So there I was in my room with nothing to do.  I had finished my homework, and I couldn’t play football in my room as both my parents were next door in the lounge.  I sat there on my knees looking out of the window to begin with, but that was not satisfying my overly exuberant and energetic body.  Therefore, I decided to find out what all the fuss was about. There was a long hallway that connected all the bedrooms and the family bathroom to the lounge.  I lay there as quietly as I could, peering my cheeky, little head round the corner so that I could see what was going on.  The lounge was as empty as my room.  In the distant corner was an old white sofa facing a television, which was standing on a stall.  In front of the sofa lay a colorful rug and a tiny coffee table.  Above the television, there were still three family portraits of my father, my grandfather, and my great-grandfather.  The rest of the walls were bare with stains of old paintings that once used to hang there.  Most of the surfaces were collecting dust, as they lay bare.  Only a few baby pictures of me lay about on the odd shelf, the rest was barren space.  There were no objects between my parents and me.  I had to be careful, as I could easily have been caught.  My father’s face looked worried and desperate.  If there was something that I had learned about my father over the years, it was that he was neither of the above. 

He leaned toward my mother, desperately trying to get his point of view across. “You know they won’t give me a passport, don’t you?”

 This was obviously a rhetorical question, as even I knew that my father’s passport had been confiscated at the turn of the decade by the new regime. He had told me that the Ayatollahs didn’t want him to leave the country.  I used to love it when he told me things like that.  Afterwards, he always made me promise not to mention any of it in public, as it was really dangerous for the family.  It made me feel like a man. My father had trusted me with this vital information. 

 My mother looked at my father inquisitively and questioningly replied, “Yes.”

“Well, you have to leave with Abbas,” was the immediate reply.  As soon as this was mentioned, my ears were on full alert.  What was he talking about?  Where were we going?  Passport?  Are we going abroad?  At first, I was excited, as it was a thing my friends and I used to boast about—who would go abroad first.  Only rich, posh people ever traveled outside of Iran, and I was delighted that I might beat my friends to it.  I remember seeing my mother’s reaction.  It was certainly not the same thing as I was feeling.  I couldn’t decide if she was sad or angry or possibly even both; I just knew it didn’t look good.  I was always closer to my mother, and seeing her like that immediately changed my mood.  I just remember the light coming in from the window and shining off her smooth red hair.  Her eyes were swelling up, and I wanted to be near her.  I hated seeing her like that.  It felt like Dad was pushing her a little.  My father was a short man and much older than my mother.  His hair was receding, and he had a beard.  He always seemed to be calm, and yet he seemed to carry such authority with him.  My mother, however, lost her temper much more quickly and yet always seemed so vulnerable.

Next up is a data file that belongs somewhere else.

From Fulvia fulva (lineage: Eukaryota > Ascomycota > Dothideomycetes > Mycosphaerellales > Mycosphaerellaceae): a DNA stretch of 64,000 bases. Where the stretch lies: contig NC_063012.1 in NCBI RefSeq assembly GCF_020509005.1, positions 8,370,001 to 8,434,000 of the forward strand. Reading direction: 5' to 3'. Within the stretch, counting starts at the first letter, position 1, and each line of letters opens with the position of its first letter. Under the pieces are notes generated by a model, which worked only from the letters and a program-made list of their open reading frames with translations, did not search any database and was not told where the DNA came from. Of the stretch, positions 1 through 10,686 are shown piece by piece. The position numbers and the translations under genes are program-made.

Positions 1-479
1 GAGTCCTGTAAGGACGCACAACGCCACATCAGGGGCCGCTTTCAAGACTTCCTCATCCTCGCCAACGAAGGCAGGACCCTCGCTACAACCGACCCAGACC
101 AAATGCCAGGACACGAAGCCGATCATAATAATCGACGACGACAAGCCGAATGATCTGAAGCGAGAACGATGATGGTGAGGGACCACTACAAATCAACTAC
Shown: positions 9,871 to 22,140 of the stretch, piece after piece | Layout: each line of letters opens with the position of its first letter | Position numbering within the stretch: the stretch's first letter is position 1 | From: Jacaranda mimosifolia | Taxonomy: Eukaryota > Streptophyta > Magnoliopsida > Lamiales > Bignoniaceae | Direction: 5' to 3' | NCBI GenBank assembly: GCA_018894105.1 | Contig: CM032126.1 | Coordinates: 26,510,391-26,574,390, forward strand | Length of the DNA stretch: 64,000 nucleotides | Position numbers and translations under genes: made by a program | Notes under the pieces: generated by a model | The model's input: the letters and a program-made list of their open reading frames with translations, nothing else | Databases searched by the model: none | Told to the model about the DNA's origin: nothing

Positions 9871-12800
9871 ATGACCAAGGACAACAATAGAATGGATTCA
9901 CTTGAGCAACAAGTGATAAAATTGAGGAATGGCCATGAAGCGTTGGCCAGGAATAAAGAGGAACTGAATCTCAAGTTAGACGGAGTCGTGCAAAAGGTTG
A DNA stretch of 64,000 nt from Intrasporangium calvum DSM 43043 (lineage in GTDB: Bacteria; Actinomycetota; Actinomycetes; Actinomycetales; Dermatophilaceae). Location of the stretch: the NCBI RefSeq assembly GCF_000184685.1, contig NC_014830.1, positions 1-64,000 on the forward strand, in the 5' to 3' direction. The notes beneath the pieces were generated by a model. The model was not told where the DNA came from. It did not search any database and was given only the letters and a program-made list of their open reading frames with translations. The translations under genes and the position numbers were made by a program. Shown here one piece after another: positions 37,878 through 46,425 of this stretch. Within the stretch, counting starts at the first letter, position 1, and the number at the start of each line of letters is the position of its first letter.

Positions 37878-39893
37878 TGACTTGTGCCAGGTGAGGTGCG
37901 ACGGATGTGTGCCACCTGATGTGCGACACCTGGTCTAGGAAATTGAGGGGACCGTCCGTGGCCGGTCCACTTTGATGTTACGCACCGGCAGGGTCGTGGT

All that Mum could say was “What are you talking about?” It was clearly above her comprehension. I certainly didn’t understand. 

“We have to get Abbas out of the country, my darling,” he said with his deep, resonant voice.

“He’s seven, for God’s sake,” she whimpered back, “just seven.”

“That’s exactly why we have to get him out now.”

“How will he cope?   He too young to understand ... he needs stability, Karim.” She was pleading with him.

 Too young? I thought, Just you try me.  My father stopped to look at her.  Even he couldn’t bear her tears.  It must have melted his heart seeing her like that. 

 He wiped away her tears with his checked shirtsleeve and continued gently, “They’ve reduced the recruitment age to eight, Marzieh,” he gently went on. “You saw Meenoo yourself the other day. Her son was brought back in a coffin, and for what?  How old was he, thirteen?”


“Well, there you go.  You’re arguing my point for me.”

 I couldn’t believe what he’d just said.  Recruitment was a popular topic of conversation, and I knew lots of children being signed up.  At school, we were told that we would go to paradise if we died in the war.  My father always begged me not to listen to them, and so I didn’t.  I knew better than to make fun of the children that went to war.  My father had told me that it was a sad thing, but also stupid.  If I’d repeated any of this, I would have been caned until I bled, and my father would have been whipped for sure, if not killed.  But eight?  I was eight in a matter of a few months.  I always knew there would be a possibility that I might have to go to war, but never so soon.  At that particular moment, I was frozen with fright.  I didn’t want to leave my mother, I was scared, and I certainly didn’t want to die. 

“Eight?” my mum suddenly said. “Are you sure?”

“Positive,” he said sadly. “Bahman told me, and he gets it straight from the top.”  In my life, I had not really seen a lot of emotion from my father.  I had seen him lose his temper only once, and that has stayed with me still to this day.  However, this was the first time I had seen him get even a little sad.